Roundup: VISI, The Planet, Google TV, Cray

VISI opens its new data center in Eden Prairie, The Planet reports first quarter results, Google takes the wraps off Google TV, and Cray wins a $47 million contract from the DOE and Oak Ridge.

John Rath

May 21, 2010

2 Min Read
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Here’s a roundup of some of this week’s headlines from the data center and hosting industry:

VISI opens Minnesota data center. VISI will celebrate the grand opening of its newest data center with an open house and ribbon-cutting ceremony Friday at VISI's Eden Prairie headquarters. The 18,000 square foot facility is built to Tier III specifications and when completely built out will be one of the largest data centers in the state. “The additional space provided by our Eden Prairie facility will allow more Midwest companies to expand and benefit from colocating their mission critical equipment in a world-class data center," said Mike Sowada, CEO of VISI. In March VISI was acquired by TDS Communications.

The Planet reports first quarter results. The Planet discussed its results for the quarter ended March 31, 2010. "We launched the year with an entirely new focus on delivering customer value, coupled with the declaration of being first-to-market with the latest processors for our customers," said CEO Doug Erwin. "The upper end of our business continues to grow at double-digit rates, and the managed hosting business is making great strides and hitting its revenue targets. We’re encouraged by participation in our cloud computing beta program, which we expect to launch this quarter." First quarter highlights included the introduction of pricing reductions, new servers equipped with Intel Xeon X5600 processors, an enhanced reseller program, more than $7 million in network investments, an iPhone mobile application and two customer feature videos.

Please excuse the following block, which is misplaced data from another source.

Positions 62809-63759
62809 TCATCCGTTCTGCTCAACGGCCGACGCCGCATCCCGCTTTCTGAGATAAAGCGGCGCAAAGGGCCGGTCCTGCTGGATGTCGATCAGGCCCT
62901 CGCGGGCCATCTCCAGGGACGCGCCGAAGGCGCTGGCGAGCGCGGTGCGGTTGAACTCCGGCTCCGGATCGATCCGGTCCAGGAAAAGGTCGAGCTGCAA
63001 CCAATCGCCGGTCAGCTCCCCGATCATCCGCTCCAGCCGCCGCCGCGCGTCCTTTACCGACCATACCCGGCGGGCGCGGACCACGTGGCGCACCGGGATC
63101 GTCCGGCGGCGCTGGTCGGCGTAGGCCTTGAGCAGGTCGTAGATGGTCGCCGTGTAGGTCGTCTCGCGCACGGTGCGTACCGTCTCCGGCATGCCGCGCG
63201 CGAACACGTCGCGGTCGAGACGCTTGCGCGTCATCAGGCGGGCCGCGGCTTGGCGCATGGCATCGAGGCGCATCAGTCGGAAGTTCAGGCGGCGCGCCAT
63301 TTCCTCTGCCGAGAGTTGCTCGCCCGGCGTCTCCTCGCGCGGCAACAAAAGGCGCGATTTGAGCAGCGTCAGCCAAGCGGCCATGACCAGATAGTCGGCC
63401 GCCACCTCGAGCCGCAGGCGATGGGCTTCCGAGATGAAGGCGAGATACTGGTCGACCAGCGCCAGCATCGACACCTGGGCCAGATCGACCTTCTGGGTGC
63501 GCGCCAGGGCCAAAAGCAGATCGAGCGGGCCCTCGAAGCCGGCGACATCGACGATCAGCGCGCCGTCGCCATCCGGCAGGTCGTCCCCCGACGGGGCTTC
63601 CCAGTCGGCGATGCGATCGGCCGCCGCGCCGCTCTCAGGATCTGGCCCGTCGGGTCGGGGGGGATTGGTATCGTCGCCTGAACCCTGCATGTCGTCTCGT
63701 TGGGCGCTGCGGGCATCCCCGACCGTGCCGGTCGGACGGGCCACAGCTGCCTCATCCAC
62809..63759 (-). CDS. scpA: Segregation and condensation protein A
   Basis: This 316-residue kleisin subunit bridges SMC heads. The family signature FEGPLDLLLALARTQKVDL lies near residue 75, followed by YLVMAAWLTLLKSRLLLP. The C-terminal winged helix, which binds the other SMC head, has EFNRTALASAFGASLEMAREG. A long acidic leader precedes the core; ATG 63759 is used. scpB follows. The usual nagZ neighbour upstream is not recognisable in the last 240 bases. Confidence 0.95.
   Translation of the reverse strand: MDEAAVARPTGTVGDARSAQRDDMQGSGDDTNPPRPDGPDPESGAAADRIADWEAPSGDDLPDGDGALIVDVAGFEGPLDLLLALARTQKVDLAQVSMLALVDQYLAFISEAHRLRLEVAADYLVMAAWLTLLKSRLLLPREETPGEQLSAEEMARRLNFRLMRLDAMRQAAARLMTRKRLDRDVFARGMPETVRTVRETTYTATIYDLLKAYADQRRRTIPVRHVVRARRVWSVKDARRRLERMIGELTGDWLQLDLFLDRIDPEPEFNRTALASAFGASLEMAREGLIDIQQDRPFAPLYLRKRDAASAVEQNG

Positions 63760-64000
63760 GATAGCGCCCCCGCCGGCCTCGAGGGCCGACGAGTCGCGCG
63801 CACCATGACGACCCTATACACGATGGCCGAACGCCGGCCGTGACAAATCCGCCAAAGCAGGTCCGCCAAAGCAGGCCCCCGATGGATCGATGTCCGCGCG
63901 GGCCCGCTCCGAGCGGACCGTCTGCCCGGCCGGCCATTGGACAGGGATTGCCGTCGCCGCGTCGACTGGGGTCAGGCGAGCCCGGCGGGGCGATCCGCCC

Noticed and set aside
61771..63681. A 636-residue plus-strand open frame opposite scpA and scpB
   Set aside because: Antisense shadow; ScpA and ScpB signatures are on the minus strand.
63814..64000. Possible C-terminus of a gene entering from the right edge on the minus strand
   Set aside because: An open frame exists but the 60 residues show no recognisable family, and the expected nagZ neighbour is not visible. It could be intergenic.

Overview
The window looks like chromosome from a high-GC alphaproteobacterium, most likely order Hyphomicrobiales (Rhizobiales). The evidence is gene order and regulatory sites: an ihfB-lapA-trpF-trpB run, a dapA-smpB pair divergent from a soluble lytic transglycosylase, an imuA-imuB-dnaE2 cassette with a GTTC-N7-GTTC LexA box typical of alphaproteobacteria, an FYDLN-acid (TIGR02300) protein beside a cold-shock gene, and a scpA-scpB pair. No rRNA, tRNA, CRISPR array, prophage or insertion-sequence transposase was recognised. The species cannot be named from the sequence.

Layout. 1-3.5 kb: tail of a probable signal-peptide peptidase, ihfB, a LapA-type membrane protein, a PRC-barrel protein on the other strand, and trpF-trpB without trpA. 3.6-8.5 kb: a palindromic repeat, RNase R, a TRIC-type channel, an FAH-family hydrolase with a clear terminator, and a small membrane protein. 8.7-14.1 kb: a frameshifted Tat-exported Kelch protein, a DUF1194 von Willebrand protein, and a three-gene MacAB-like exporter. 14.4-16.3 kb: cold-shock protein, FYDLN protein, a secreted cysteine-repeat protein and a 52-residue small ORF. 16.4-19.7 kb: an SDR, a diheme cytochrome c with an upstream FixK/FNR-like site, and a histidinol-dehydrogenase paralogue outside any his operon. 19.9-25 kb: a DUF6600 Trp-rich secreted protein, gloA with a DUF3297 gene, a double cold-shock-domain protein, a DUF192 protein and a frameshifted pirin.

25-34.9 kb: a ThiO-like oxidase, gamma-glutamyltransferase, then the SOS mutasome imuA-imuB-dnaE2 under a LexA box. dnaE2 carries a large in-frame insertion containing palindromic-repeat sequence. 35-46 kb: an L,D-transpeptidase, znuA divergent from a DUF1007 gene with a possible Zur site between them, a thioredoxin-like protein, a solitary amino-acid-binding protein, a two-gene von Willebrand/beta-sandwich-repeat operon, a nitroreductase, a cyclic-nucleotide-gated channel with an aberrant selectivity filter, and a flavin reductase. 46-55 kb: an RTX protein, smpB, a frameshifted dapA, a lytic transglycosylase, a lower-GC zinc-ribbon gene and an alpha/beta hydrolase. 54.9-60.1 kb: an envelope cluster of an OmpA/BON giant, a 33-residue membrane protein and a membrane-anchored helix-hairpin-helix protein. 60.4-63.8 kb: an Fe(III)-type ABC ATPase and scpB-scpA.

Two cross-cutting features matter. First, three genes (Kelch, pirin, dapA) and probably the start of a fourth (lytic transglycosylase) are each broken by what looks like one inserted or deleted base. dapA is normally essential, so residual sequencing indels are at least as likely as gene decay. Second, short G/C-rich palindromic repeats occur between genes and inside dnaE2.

Industry leaders announce Google TV.  At the Google I/O conference Thursday Intel, Sony and Logitech, together with Best Buy, DISH Network and Adobe, joined Google on stage to announce their support for Google TV.  Google TV was presented as an open platform to bring the power of the web to the television viewing experience.  The platform will pair Intel's latest system-on-a-chip Atom CE4100 processor with the Android platform and Google's Chrome browser. The Atom chip will power both Sony's new "Sony Internet TV" lineup as well as a companion box made by Logitech that will bring Google TV to existing HDTV home entertainment systems.

Cray awarded $47 million contract. Cray announced it has received a contract from the U.S. Department of Energy to provide the National Oceanic and Atmospheric Administration (NOAA) and the Oak Ridge National Laboratory (ORNL) with a next-generation Cray supercomputer. Named the Climate Modeling and Research System (CMRS), NOAA and its research partners will use the supercomputer to address global climate change questions.  The contract calls for a Cray XT6 and delivery of a next-generation Cray supercomputer code-named 'Baker'.  Cray's Baker supercomputer is expected to be released in the third quarter of 2010 and will feature a new interconnect chipset known as "Gemini".

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